When Francisco Cervelli went to the disabled list April 27 with a broken right hand, there was much discussion about how the Yankees would survive without him.

A month later, the catcher has all but been relegated to forgotten-man status.

But Cervelli, who was off to a solid start, particularly defensively, when he broke his hand April 26, is healing and believes he could be back within a month.

"Much better," Cervelli said with a smile in the clubhouse before Tuesday night's game at CitiField. "Doing the 24-hour therapy."

Cervelli, who was batting .269, but had a .377 OBP with three homers and eight RBIs when he got hurt, said the plan is for him to head to Tampa this weekend to begin rehabbing the hand.

"I believe in one week, I can throw the ball," Cervelli said.

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From there, the catcher said, he doesn't see why a return two weeks from that point wouldn't be reasonable, meaning a return to the majors in about three weeks.

"If I throw a ball, probably two weeks to get my arm strength and then I'll be ready to go," the 27-year-old said.

Perhaps knowing how conservative the Yankees typically are with injuries, Cervelli smiled and added: "In my opinion."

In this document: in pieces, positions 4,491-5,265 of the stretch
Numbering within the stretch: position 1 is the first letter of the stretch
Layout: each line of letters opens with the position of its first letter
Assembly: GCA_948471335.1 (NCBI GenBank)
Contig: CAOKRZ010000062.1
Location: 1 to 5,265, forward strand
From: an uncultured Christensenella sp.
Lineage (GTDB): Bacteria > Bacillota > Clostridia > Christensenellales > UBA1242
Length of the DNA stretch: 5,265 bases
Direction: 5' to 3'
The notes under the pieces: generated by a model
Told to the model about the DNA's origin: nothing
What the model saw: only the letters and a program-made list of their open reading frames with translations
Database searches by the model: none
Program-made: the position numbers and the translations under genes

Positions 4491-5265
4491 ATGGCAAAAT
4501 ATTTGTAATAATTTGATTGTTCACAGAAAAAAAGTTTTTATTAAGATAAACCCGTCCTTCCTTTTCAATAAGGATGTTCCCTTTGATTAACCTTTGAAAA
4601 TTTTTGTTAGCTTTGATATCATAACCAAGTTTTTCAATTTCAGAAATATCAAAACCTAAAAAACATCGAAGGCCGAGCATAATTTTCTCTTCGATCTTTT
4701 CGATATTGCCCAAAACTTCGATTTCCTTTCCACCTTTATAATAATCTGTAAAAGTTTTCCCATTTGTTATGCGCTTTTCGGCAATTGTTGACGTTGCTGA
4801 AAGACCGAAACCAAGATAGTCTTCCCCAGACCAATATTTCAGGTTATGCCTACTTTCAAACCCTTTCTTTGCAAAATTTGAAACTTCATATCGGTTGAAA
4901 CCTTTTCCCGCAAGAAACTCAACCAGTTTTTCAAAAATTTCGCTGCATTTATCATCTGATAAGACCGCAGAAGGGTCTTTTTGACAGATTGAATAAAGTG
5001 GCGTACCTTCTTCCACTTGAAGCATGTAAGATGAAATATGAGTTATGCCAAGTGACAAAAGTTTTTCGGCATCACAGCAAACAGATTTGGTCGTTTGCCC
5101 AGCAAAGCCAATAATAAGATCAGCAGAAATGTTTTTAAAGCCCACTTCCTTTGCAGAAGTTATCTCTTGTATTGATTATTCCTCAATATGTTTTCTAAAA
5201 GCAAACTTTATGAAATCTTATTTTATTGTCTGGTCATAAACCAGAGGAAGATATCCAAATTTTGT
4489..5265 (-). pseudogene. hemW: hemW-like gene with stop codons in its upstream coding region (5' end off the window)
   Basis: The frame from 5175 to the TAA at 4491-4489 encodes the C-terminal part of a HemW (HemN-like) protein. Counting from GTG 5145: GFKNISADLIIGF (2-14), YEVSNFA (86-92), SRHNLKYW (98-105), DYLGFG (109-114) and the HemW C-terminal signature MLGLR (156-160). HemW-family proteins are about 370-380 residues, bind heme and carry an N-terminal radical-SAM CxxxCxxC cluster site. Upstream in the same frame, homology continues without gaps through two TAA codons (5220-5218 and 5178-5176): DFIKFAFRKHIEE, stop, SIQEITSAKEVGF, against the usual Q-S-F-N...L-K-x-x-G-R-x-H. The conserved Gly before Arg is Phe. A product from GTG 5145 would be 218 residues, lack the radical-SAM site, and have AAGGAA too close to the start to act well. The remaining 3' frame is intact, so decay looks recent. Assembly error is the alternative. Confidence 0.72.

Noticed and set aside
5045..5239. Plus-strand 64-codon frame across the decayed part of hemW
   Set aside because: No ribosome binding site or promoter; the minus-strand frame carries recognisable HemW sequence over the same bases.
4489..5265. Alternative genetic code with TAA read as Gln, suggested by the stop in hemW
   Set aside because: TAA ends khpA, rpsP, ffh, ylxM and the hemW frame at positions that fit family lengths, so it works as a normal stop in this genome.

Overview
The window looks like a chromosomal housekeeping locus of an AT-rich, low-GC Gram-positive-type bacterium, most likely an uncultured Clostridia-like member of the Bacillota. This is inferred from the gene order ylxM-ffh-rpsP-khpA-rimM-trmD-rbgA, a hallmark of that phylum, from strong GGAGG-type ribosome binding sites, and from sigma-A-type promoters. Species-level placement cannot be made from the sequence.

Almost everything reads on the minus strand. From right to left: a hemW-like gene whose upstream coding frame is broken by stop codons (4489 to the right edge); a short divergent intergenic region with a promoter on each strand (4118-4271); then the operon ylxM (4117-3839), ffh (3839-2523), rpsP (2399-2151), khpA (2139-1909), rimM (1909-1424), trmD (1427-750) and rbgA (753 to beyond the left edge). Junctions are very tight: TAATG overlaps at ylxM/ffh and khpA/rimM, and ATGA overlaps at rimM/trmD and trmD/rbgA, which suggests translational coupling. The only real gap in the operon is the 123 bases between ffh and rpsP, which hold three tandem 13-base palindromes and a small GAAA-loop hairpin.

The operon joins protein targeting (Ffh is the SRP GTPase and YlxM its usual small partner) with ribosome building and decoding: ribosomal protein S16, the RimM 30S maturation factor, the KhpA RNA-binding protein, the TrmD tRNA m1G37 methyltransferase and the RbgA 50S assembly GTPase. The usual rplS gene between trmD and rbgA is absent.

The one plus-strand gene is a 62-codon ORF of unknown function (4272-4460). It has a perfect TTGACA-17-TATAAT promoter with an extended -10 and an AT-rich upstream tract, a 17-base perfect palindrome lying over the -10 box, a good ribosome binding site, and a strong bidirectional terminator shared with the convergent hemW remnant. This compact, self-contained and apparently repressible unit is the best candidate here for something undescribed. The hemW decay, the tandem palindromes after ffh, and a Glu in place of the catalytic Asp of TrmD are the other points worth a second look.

Not surprisingly, Joe Girardi steered clear of a timetable, speaking in more general terms of the catcher's progress.

"We're just starting to rehab the hand and doing some exercises with it," Girardi said. "He's not ready to throw or do any of that yet but he'll go to Tampa probably sometime this week."

When Cervelli went down, most scouts and talent evaluators, including plenty with the Yankees, saw the organization as catching-thin even with a healthy Cervelli.

Chris Stewart had never been an everyday catcher in his career and Austin Romine, coming off an injury-plagued 2012 in Triple-A and with precious little big-league experience -- he was a call-up in September 2011 -- was unproven.

But Stewart has been, as expected, a defensive star and better-than-expected at the plate, hitting .276 with three homers and seven RBIs.

The tag on Romine was all-field, no-hit and he's pretty much lived up to that billing, mostly handling things behind the plate in the 14 games he's played while batting .108.

The Yankees, as they've done all season on the injury front, have persevered with Cervelli on the DL and even flourished.

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And Cervelli, who after spending much of 2012 in the minors, rededicated himself to improving defensively and went out and won the starter's job over Stewart in spring training, wants back in.

"Nobody wants to play more than I do," Cervelli said.

He's going in that direction -- he had his his cast removed Thursday, followed by a minor procedure Friday to remove the pins from his right hand.

"Sometimes it's frustration when you see the games on TV," Cervelli said of sitting out. "But at the same time, you want it more. You want to come back and do things right, especially when you see the team playing so well. You just want to continue what they're doing."